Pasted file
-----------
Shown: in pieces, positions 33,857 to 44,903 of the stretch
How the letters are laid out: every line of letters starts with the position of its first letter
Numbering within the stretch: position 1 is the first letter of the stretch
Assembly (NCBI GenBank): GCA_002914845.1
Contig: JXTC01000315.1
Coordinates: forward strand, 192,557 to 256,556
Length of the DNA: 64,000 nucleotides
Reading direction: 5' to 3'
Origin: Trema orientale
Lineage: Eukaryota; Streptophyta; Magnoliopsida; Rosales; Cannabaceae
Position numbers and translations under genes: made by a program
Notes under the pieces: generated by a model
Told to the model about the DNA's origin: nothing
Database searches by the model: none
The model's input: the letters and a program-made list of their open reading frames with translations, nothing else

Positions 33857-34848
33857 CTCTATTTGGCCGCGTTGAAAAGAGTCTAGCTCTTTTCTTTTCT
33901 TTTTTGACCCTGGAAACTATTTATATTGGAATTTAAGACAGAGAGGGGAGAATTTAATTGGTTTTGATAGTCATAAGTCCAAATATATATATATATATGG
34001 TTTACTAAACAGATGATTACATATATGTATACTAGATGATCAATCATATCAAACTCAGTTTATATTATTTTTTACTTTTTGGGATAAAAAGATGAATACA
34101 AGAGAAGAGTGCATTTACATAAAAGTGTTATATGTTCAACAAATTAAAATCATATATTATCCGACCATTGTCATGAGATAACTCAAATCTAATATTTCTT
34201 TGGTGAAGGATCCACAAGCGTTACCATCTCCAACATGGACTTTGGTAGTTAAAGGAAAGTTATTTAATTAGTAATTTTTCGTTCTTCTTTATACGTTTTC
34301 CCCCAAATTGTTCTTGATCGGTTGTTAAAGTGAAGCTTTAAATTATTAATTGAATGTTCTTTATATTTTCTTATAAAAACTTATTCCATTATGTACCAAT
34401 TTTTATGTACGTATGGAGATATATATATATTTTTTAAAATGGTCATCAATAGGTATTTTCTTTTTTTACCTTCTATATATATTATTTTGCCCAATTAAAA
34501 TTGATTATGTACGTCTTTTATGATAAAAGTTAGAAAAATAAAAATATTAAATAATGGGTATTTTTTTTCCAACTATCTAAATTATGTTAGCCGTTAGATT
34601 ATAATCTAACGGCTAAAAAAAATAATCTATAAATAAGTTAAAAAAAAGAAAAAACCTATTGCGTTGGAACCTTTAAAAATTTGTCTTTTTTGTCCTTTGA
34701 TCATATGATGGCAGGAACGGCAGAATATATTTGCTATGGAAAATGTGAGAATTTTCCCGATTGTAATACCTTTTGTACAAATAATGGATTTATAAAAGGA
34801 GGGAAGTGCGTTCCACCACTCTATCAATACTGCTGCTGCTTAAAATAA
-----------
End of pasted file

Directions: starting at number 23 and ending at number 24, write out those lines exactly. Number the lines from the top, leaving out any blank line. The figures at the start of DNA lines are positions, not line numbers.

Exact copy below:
34401 TTTTATGTACGTATGGAGATATATATATATTTTTTAAAATGGTCATCAATAGGTATTTTCTTTTTTTACCTTCTATATATATTATTTTGCCCAATTAAAA
34501 TTGATTATGTACGTCTTTTATGATAAAAGTTAGAAAAATAAAAATATTAAATAATGGGTATTTTTTTTCCAACTATCTAAATTATGTTAGCCGTTAGATT